“We’re going to take one last pose before making our way to savasana.”
It was those final minutes of class before resting blissfully on the floor, letting the weight of your body sink into the floor and the effort of moving vigorously from pose to pose for over an hour spread throughout every nook and cranny. It was those final moments when your teacher lets you do what you need to do for your body.
I brought the soles of my feet together for Baddha Konasana (Bound Angle Pose) but I quickly realized that wasn’t the right pose for me in the moment. It put too much strain on my inner thighs so I opted for a seated forward fold, two legs straight out in front of me, hinging forward at the hips to bring my chest forward and then down towards my legs.
I settled into the pose, tuning into my body and breathe. All of a sudden, I realized that everyone else in class had already settled into savasana. I was the only one still sitting upright.
I could feel the blood rush and flush my cheeks (more than they already were). However, instead of rushing to lie down as soon as I realized that I was doing something different, I moved deeper into the pose. That was what my body needed at the moment more than the resting pose. My body had been feeling off since the night before, particularly my stomach, and the deep fold felt good.
I used to notice other students in class who seemed to be in their own world and doing something completely different from everyone else. I used to think, “Why aren’t you following along?” Instructors have a carefully constructed and particular sequence in mind for class.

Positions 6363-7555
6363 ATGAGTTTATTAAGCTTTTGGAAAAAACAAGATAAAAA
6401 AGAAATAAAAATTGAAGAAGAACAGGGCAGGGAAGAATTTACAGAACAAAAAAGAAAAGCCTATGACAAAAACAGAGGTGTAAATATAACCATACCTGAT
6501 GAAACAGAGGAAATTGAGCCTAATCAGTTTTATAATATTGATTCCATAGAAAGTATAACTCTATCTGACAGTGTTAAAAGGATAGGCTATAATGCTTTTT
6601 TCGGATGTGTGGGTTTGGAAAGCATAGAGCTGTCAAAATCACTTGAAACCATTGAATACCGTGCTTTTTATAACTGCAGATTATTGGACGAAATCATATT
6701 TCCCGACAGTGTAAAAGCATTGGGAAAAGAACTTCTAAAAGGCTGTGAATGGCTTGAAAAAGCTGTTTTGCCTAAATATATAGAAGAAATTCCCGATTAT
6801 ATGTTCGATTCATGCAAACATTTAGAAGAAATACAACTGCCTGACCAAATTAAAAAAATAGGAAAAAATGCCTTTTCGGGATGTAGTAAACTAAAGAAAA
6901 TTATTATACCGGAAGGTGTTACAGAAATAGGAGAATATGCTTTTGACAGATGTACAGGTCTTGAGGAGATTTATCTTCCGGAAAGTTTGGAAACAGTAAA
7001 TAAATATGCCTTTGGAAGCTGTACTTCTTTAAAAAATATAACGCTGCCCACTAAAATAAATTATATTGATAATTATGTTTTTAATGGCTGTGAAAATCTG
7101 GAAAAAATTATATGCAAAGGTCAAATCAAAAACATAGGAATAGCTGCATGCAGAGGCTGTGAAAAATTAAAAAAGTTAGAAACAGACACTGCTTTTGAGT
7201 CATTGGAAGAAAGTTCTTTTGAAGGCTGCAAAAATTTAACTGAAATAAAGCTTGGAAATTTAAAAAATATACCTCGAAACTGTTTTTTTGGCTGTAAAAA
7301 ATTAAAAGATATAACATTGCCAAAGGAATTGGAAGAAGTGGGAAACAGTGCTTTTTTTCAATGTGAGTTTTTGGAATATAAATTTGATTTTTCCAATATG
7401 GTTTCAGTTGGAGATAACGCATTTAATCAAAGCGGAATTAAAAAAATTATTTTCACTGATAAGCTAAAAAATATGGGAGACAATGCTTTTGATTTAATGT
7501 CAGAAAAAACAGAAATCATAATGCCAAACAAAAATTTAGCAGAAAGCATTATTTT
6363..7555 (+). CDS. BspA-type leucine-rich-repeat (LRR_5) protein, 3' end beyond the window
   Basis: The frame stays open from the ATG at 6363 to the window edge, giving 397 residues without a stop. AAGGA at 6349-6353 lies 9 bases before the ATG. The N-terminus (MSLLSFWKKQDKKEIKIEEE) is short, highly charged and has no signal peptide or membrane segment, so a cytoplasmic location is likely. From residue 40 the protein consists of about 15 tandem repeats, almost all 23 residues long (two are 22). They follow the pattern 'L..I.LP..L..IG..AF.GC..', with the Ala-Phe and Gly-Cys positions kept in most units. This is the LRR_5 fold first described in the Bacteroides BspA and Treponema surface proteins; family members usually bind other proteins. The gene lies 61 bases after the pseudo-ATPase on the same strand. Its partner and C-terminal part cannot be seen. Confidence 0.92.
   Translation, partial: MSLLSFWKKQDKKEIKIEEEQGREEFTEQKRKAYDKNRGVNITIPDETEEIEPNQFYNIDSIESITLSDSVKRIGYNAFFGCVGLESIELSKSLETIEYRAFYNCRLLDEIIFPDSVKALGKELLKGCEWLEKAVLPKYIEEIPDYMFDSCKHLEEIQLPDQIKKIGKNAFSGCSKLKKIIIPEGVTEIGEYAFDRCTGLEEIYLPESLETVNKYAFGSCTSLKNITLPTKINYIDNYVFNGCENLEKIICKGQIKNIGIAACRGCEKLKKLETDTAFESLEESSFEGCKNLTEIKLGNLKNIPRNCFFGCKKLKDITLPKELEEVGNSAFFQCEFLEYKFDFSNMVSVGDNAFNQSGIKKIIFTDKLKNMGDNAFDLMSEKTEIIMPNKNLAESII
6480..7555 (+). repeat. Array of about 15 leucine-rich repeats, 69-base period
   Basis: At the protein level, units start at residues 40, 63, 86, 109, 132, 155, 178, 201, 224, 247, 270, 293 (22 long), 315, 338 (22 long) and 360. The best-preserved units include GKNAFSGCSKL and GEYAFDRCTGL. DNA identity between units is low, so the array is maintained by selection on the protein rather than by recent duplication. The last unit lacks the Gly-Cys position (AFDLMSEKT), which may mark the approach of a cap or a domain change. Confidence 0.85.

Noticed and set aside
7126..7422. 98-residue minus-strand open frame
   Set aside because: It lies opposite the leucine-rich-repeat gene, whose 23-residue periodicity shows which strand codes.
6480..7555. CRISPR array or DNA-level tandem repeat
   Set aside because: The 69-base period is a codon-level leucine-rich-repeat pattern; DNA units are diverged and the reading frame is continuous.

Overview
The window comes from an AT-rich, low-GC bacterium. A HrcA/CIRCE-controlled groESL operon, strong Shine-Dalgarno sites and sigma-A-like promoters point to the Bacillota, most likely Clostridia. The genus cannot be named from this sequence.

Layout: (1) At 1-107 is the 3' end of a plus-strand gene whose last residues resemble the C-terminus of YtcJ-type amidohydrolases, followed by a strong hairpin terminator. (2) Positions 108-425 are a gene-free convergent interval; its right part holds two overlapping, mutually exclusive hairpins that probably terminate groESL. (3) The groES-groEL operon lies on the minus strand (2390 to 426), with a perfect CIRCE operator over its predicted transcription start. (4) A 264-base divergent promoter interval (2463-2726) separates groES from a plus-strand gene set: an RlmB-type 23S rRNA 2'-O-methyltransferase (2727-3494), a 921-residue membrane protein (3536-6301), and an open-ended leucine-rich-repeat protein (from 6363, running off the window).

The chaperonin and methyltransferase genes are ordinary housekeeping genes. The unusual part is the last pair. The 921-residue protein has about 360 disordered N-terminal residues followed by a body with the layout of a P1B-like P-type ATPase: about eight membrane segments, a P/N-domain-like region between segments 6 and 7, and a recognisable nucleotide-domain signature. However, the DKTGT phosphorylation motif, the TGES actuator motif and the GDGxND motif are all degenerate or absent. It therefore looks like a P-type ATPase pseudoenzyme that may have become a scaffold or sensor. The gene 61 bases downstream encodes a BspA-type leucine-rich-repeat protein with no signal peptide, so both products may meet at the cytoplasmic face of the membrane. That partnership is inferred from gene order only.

But I’m also realizing that it’s OK if it doesn’t go as planned and you do something differently because that’s what you and your body needs at that moment. And really, isn’t that what a teacher is supposed to do? Help facilitate your movement and meet you where you are?
I’ve been thinking about this a lot and how it applies to yoga and life in general. As a teacher, it’s not just about a lesson plan or a yoga sequence that you have planned out. Rather, it’s about creating an environment and a space for your students to learn, move and grow. As a student, it’s not just about blindly following a lesson plan or a yoga sequence but being open to the experience and taking responsibility for your own journey – seeking out what YOU need in order to move forward.
Or, maybe, this is just my way of rationalizing an embarrassing moment in yoga class.
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